musings of a food photographer / food entrepreneur

It isn't always easy. This is a subject that's deep and personal to myself and I haven't really been able to put it into words. Many friends and acquaintances look upon me and my work and say you're an inspiration or a similar expression of "your life must be super exciting."

Let's get back to the drawing board though.

Everyone's journey is invisible. You're unable to see what's actually going on in someone's life. You're able to make assumptions and attributions based off the minutes or hours you seem them, and the rest you fill in the gaps with social media.

What bothers me about social media is that people do not understand each other. There's a huge connect between the who you really are versus the facades that are visible.

For business reasons, I must continue to put up jer.chung as it is a brand and not a person, however much I consider myself an artist and not so much a business person.


I've recently realized my mistakes in my life. It dawned on me that I have to fix them. I can't repeat the same mistakes.

I sometimes have these suppositions that I am not doing enough with my life or maybe that I screwed up things in the past regarding my career, academic, or love life. As if it's indicative of imposter syndrome.

I sometimes wonder whether I'm doing the right thing with my life, to simultaneously burn myself out with an MBA program while trying to run my own food tech startup. Whether it's easier to just join a 9-5 and to be a sheep like everyone else.

But no, most people are wrong in this world. This is why leaders comprise such a small portion of the world. And even so, many leaders are wrong.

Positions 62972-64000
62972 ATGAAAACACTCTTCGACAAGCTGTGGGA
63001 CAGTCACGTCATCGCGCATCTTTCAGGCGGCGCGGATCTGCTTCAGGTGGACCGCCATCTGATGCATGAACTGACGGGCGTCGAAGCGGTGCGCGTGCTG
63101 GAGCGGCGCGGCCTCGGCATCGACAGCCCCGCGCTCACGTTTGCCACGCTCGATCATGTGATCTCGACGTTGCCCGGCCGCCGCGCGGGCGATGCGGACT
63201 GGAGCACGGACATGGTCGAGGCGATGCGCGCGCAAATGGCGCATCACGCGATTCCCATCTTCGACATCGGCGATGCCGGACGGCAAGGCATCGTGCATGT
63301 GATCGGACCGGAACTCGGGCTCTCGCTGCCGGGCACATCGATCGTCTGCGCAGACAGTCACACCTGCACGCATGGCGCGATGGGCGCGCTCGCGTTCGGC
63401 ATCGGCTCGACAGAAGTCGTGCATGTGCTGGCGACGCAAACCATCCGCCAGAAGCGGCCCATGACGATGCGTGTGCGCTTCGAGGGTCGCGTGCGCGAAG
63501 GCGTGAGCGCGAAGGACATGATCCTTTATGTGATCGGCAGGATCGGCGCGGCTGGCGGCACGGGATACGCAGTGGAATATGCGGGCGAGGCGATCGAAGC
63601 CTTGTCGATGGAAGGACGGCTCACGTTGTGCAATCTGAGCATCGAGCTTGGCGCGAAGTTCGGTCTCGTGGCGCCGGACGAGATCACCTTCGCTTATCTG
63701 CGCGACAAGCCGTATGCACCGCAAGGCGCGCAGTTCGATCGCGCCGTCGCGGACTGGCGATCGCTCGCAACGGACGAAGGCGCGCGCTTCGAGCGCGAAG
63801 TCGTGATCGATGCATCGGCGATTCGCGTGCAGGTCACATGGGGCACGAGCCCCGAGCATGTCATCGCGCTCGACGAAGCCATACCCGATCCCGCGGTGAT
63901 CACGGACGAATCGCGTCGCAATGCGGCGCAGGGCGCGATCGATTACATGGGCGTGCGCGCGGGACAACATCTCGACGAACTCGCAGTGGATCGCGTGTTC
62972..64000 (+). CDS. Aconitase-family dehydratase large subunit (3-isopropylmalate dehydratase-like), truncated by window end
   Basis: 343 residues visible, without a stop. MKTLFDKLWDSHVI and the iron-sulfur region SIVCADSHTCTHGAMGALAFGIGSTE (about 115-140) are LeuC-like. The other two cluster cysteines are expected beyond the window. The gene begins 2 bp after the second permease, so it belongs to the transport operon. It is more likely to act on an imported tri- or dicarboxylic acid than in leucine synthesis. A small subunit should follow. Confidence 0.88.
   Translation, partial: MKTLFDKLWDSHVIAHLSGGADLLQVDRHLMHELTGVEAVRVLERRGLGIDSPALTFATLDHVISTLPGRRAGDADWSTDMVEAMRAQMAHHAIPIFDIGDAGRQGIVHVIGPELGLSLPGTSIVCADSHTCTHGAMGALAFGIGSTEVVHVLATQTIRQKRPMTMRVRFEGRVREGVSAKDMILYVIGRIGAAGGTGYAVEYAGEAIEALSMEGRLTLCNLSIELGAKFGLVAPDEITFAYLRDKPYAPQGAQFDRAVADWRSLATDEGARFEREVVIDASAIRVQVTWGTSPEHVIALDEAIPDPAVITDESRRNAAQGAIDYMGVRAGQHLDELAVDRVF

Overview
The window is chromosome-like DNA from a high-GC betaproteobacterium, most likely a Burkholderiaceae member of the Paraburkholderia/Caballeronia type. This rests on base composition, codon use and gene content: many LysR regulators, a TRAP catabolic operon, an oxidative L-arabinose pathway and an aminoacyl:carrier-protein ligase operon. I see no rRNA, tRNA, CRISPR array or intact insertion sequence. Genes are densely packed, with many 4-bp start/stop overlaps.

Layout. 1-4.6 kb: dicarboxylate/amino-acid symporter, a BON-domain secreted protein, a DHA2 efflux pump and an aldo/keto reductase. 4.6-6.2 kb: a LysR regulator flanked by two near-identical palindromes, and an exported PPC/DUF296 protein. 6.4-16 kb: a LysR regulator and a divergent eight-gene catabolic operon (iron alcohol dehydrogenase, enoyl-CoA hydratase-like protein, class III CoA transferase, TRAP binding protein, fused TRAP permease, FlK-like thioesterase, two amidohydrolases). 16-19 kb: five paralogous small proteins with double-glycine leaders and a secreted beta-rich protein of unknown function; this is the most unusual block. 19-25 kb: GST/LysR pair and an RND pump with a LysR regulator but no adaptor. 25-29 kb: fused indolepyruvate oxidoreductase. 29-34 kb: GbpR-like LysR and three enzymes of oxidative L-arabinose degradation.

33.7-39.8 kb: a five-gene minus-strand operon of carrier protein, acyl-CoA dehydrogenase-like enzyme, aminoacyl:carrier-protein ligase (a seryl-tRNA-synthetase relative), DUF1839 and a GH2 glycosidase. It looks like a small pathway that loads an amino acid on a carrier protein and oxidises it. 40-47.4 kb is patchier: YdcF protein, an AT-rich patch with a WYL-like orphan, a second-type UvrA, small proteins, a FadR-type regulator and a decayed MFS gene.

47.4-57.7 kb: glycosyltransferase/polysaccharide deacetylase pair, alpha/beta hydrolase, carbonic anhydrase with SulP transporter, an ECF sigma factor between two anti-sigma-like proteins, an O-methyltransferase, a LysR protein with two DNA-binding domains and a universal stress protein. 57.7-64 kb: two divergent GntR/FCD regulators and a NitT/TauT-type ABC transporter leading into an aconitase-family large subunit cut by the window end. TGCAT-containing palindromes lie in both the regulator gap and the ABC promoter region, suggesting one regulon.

I reconcile that it's in my best interest to stray away from the norm, to keep fighting for what's right, and being authentic to who I am. I realized that I never want to work a 9-5, but there may be a day if this all fails that I might have to, temporarily or whatnot.


Would I recommend anyone to be a food photographer / food entrepreneur? I'm not so sure.

I don't mean this to be a piece that resonates with other liberal millennials hogwash - a subtle reference to how we are always whining and entitled. The hustle is difficult and requires constant attention, planning, and action.

It requires an immense amount of attention and even if you're burnt out tired, you need to be responsive via email and calls and be willing to meet and drive long distances while it's raining really hard outside.

There are days of ups and downs - where I feel like I made it and can rent a house in SF, or also days where I feel I'm going to starve over.

I'm good with action and impulsivity, but not planning. And it's sometimes scary, not knowing what will happen next.

Entrepreneurship is a difficult journey, because no one tells you what to do and you must hold yourself accountable for everything. Your friends and family will be there to root you on, but have no idea what you're actually doing.

It's a journey that I'm not so sure I'd recommend to everyone; it does take a certain type of personality type for it to all work.

Stay hungry,